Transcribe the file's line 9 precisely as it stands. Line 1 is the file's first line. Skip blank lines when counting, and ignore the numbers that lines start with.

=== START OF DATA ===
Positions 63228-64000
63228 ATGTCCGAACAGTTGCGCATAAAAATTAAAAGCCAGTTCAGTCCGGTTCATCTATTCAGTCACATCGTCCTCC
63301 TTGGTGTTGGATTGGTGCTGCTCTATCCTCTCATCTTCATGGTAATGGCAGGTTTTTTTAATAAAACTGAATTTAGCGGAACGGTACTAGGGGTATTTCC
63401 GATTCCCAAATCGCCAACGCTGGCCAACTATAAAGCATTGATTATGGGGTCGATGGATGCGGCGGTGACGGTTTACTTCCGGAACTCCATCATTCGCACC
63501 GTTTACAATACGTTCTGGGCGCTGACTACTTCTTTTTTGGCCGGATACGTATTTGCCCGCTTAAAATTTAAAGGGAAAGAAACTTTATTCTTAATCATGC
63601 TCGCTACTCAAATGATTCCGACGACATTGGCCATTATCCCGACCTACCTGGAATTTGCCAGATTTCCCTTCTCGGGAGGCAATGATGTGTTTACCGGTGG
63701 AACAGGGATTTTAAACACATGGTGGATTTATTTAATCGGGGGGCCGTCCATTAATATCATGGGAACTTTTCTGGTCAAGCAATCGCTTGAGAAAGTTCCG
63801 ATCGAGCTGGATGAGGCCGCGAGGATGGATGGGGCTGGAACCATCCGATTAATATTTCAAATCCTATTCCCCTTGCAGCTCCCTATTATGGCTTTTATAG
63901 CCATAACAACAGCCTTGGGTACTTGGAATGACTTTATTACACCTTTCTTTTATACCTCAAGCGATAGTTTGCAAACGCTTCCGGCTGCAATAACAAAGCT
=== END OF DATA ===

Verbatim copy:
63901 CCATAACAACAGCCTTGGGTACTTGGAATGACTTTATTACACCTTTCTTTTATACCTCAAGCGATAGTTTGCAAACGCTTCCGGCTGCAATAACAAAGCT